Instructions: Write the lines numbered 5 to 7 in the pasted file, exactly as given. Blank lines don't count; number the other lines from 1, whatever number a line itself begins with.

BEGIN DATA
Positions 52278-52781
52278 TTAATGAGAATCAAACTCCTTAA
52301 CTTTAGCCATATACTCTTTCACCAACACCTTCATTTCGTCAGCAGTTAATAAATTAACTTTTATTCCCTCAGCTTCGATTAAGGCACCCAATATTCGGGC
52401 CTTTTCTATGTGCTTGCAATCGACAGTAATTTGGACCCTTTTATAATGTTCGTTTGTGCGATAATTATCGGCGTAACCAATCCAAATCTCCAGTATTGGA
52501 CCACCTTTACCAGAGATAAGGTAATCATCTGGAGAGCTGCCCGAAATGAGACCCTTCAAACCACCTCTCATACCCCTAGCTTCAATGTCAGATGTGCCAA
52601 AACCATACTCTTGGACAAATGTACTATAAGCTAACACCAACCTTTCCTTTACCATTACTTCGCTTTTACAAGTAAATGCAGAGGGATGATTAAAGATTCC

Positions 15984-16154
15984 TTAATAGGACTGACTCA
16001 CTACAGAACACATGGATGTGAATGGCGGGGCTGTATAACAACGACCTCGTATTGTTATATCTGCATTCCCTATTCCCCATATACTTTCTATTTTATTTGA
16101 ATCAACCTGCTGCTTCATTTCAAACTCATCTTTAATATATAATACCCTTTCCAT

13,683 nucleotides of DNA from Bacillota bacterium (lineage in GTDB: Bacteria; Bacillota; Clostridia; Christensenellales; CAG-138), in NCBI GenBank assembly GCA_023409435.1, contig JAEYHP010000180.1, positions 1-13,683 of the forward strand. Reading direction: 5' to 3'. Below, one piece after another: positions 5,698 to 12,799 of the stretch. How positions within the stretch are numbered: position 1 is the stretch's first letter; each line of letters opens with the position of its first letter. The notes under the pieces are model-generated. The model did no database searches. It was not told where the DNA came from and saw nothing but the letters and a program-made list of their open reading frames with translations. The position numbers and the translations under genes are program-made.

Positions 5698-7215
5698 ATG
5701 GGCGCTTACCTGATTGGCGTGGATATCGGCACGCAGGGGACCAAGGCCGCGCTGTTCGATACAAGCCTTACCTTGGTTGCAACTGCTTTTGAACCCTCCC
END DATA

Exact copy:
52501 CCACCTTTACCAGAGATAAGGTAATCATCTGGAGAGCTGCCCGAAATGAGACCCTTCAAACCACCTCTCATACCCCTAGCTTCAATGTCAGATGTGCCAA
52601 AACCATACTCTTGGACAAATGTACTATAAGCTAACACCAACCTTTCCTTTACCATTACTTCGCTTTTACAAGTAAATGCAGAGGGATGATTAAAGATTCC

Positions 15984-16154